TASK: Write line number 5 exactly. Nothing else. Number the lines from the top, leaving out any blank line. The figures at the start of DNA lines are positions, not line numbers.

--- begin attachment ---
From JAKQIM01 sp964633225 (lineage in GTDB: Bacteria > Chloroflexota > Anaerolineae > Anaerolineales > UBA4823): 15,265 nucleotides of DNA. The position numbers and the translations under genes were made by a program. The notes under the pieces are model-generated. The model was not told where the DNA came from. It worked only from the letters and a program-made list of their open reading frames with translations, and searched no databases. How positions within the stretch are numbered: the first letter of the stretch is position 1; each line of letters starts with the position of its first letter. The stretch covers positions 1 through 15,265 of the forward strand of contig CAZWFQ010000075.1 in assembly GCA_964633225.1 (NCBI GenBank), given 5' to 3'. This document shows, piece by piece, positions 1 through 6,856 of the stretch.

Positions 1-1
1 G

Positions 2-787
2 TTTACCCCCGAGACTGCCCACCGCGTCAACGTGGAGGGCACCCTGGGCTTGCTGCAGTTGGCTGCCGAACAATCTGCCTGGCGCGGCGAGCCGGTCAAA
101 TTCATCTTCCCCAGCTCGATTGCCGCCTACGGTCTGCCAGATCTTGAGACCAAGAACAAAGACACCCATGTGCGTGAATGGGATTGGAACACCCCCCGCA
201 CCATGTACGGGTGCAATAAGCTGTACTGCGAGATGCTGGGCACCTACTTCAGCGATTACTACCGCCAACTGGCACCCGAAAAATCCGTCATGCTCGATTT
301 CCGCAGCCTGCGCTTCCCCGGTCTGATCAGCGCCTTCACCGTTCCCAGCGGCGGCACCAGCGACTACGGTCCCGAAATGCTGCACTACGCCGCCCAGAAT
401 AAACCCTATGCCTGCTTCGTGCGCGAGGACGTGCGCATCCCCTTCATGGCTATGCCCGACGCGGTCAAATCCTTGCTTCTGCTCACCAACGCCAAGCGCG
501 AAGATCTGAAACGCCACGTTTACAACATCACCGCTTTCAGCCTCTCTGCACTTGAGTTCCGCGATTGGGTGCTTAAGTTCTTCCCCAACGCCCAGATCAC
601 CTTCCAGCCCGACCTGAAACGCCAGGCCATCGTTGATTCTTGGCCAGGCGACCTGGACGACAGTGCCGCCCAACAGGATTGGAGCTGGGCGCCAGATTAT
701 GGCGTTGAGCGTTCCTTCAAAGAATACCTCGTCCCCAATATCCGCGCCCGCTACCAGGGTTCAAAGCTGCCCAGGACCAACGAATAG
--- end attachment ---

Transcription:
2 TTTACCCCCGAGACTGCCCACCGCGTCAACGTGGAGGGCACCCTGGGCTTGCTGCAGTTGGCTGCCGAACAATCTGCCTGGCGCGGCGAGCCGGTCAAA